One of the other discoveries we made was the fact that reptile venom is actually older than the snakes themselves. The venom glands go back to about 200 million years ago, right at the dawn of the dinosaur era, and long before Tyrannosaurus rex roamed the planet. The best guess by paleontologists is that snakes are around 100 - 120 million years old. However, venom glands originated much earlier in ancient late Triassic lizards.
For a long time it was assumed that only two lizards, the gilamonster (Heloderma suspectum) and the Mexican beaded lizard (Heloderma horridum), have venom glands. These glands are located in the lower jaws, whereas snake venom glands are located in their upper jaws.
Because of this difference it was always thought that the venom glands in snakes and Heloderma species' evolved independently. Although this is a reasonable assumption, it is probably not correct! In our study, published in 2006 in Nature, we showed the presence of venom glands in additional lizard lineages, and we could provide evidence that these lizard and snake venom glands all evolved from a common ancestor. Bites from varanids (including the Komodo dragon, Varanus komodoensis) can cause symptoms, but these were traditionally attributed to bacteria that thrive inside the lizard's mouth. Although the bacteria do thrive there and can cause symptoms, many symptoms occur within minutes to hours after a bite, which is too fast to be caused by the bacteria. Bacteria need time to multiply and secrete their toxins. Even if you are in the tropical rainforest, and a wound gets infected, bacteria can not cause symptoms within minutes after a bite. And so the symptoms of varanid bites (including swelling that appears within minutes, hypotension, difficulty in breathing, tachycardia, dizziness, localized disruption of blood clotting and pain) are too acue to be explained by bacterial infections. It is more plausible to assume that a fast-acting bioactive secretion is involved.
We found quite large venom glands in the lower jaws of monitor lizards, and small, primitive 'incipient venom glands' in both upper and lower jaws of an Iguania lizard. Through molecular phylogenetic analyses of the venom components, and a new phylogenetic tree based on non-venom protein coding genes, we were able to identify many toxin types shared between lizards and snakes. We could trace their origin back 200 million years. This is the era when the radiation of the small mammals began. This timing coincidence could be interpreted in terms of a causal link between mammal radiation and venom evolution.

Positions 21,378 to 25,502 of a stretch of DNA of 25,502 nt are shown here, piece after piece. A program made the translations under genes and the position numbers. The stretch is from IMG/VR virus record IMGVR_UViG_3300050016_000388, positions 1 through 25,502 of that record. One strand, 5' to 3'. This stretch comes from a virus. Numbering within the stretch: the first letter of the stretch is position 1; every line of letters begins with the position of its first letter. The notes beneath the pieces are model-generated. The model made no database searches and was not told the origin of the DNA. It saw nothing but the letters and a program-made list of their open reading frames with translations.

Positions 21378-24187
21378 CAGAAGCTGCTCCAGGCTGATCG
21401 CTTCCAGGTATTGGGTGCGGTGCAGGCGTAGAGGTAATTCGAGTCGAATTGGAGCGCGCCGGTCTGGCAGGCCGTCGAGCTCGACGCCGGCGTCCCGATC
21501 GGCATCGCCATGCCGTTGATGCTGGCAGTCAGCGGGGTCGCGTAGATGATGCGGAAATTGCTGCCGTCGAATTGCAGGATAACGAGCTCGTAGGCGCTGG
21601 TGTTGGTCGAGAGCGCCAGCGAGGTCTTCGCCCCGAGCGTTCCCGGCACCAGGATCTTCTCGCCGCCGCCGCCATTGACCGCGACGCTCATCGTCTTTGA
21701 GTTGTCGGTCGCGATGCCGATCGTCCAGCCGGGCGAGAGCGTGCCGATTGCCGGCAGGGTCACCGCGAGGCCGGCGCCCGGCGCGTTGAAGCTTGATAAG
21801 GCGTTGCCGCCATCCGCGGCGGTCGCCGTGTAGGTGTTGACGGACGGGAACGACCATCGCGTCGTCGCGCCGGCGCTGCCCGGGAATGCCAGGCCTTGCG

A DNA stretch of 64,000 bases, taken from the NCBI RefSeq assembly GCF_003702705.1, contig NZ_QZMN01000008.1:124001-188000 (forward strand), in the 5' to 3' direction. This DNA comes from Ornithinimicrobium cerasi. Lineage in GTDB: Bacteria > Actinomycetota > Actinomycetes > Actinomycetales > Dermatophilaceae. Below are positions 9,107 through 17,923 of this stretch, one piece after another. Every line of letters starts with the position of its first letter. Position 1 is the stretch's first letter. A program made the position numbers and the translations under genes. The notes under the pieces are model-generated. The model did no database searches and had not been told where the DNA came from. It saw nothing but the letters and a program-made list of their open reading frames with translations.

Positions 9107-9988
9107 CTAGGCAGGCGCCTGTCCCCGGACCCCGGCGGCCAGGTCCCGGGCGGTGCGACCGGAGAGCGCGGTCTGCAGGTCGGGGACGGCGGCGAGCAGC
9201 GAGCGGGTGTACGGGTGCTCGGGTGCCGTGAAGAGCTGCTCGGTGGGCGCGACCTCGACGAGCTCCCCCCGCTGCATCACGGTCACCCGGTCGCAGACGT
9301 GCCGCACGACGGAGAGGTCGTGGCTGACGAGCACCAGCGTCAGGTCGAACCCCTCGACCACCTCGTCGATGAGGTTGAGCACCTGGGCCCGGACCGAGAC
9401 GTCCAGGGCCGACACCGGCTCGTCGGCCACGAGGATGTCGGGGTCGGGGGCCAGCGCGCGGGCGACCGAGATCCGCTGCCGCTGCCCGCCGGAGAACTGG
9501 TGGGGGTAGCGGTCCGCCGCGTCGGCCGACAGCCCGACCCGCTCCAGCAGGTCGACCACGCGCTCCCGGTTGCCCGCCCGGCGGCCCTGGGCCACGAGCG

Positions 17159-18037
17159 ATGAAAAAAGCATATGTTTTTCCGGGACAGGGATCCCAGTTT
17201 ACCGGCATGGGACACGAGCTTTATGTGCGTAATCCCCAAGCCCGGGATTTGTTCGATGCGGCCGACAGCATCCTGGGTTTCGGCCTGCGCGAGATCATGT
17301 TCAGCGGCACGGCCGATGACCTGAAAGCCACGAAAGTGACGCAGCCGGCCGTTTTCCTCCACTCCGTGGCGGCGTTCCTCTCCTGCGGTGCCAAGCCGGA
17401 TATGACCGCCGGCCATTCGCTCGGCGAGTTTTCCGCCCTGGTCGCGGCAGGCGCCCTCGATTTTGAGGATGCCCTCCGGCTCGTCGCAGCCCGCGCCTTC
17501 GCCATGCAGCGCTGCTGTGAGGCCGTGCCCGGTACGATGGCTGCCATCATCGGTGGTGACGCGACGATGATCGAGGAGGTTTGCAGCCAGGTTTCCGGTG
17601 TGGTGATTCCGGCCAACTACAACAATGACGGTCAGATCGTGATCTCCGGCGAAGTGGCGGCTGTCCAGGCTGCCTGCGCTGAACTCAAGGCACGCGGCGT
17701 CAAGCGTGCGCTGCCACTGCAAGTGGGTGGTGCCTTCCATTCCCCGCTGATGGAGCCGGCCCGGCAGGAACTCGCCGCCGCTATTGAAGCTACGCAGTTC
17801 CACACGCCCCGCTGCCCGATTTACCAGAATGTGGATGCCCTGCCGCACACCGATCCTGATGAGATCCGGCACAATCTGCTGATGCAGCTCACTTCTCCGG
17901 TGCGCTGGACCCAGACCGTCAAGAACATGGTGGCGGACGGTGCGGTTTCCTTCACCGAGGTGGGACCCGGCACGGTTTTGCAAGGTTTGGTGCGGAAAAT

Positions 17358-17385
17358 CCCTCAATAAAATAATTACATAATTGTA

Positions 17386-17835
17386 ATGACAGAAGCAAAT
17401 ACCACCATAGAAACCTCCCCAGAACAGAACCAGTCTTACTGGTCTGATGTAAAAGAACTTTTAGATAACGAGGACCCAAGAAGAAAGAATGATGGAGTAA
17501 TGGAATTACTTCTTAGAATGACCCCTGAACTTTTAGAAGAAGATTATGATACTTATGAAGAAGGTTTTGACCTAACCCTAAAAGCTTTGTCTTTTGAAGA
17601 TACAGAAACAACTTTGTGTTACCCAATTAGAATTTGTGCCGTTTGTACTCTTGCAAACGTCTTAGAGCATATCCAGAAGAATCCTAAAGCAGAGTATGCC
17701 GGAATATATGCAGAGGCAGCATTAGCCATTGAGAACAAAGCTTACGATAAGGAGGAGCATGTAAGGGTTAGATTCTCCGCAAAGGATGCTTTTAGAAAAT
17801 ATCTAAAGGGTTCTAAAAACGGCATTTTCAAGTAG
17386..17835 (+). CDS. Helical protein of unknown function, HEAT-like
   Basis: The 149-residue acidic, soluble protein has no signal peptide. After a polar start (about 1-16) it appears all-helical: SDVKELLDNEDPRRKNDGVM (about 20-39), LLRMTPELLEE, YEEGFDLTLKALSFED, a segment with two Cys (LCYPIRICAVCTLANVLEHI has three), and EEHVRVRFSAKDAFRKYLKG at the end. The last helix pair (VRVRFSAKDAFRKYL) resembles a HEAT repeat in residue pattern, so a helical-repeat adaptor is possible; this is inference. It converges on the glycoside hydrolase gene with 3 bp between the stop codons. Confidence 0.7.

One possible interpretation of these data is that the reptile venom glands originated in ancient lizards that had small 'incipient venom glands' in both their upper and lower jaws. Millions of years later, snakes entered the scene (they evolved from lizards) and the glands diverged. Snakes lost the gland in their lower jaw, and evolved the gland in the upper jaw into a large and sophisticated venom gland. Gilamonsters (Helodermatidae) and varanids (Varanidae) lost the gland in their upper jaws, and evolved the gland in their lower jaw into a large and sophisticated venom gland.
A lot of people wondered why this scenario had not been considered before. People think that venomous lizards would have been noticed long ago. However venomous lizards are not as dangerous as some snakes, and so their venomous nature may not have been obvious to naturalists. Venom alone does not mean that lizards would have been obviously dangerous. Factors other than venom contribute to making an animal dangerous, and thes include: (i) the potency of the venom (ii) venom yield (iii) a venom delivery mechanism such as modified teeth (fangs). Some snakes are equiped with truly horrific fangs that work like hypodermic needles and are capable of delivering large amounts of venom in a single, rapid bite. Lizards do not have sophisticated fangs, but instead posess, at best, grooved teeth that are not capable of injecting large amounts of venom quickly. In addition, the fact that varanid bites cause symptoms by bacterial infection has been a major dogma in the history of herpetology, which is why nobody seriously considered the possibility of venomous lizards.